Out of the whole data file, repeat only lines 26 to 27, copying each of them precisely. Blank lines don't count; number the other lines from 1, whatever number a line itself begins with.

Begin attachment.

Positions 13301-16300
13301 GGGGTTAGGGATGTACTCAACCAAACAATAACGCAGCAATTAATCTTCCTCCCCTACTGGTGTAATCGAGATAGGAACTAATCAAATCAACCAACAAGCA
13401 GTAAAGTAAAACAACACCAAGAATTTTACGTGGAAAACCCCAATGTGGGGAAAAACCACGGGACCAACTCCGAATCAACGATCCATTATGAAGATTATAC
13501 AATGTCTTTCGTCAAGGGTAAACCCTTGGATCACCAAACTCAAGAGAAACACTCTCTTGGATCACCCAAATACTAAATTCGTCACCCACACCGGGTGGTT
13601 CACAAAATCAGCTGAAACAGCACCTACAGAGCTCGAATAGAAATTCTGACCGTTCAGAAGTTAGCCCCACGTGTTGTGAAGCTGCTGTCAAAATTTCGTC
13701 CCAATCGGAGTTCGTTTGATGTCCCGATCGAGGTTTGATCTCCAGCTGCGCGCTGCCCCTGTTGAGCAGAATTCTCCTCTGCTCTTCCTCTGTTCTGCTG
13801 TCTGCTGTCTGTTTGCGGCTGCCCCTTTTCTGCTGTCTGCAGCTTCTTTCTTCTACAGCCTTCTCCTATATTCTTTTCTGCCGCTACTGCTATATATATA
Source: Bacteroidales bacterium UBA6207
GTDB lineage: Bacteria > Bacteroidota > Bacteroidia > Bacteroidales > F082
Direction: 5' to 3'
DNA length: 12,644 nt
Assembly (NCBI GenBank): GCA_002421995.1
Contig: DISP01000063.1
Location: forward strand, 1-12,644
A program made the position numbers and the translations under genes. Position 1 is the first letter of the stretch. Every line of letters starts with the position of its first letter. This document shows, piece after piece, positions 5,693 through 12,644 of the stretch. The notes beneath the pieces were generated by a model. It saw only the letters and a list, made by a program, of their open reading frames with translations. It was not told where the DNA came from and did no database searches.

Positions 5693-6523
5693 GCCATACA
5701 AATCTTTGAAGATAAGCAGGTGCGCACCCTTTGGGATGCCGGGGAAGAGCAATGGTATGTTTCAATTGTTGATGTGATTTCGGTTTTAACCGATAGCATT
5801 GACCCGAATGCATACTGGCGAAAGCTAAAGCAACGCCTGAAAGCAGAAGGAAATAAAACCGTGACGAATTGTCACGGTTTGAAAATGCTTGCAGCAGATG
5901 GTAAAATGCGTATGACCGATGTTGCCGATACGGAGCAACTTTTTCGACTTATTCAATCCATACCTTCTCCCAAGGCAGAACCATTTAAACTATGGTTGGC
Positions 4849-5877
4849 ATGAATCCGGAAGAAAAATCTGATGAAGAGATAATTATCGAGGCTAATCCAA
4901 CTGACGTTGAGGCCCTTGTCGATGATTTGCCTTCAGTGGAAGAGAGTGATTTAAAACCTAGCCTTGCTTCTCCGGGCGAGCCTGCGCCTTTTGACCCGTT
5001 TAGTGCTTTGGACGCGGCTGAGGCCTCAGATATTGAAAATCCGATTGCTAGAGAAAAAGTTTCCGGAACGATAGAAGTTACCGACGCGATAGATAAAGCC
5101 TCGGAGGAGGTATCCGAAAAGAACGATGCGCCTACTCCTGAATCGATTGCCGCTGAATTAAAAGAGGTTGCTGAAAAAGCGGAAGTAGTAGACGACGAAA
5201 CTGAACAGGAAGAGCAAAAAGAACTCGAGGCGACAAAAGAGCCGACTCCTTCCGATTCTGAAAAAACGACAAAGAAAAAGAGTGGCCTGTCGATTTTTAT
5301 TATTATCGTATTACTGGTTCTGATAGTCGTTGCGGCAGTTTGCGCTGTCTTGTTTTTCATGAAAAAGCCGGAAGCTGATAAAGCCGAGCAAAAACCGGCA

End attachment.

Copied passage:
5201 CTGAACAGGAAGAGCAAAAAGAACTCGAGGCGACAAAAGAGCCGACTCCTTCCGATTCTGAAAAAACGACAAAGAAAAAGAGTGGCCTGTCGATTTTTAT
5301 TATTATCGTATTACTGGTTCTGATAGTCGTTGCGGCAGTTTGCGCTGTCTTGTTTTTCATGAAAAAGCCGGAAGCTGATAAAGCCGAGCAAAAACCGGCA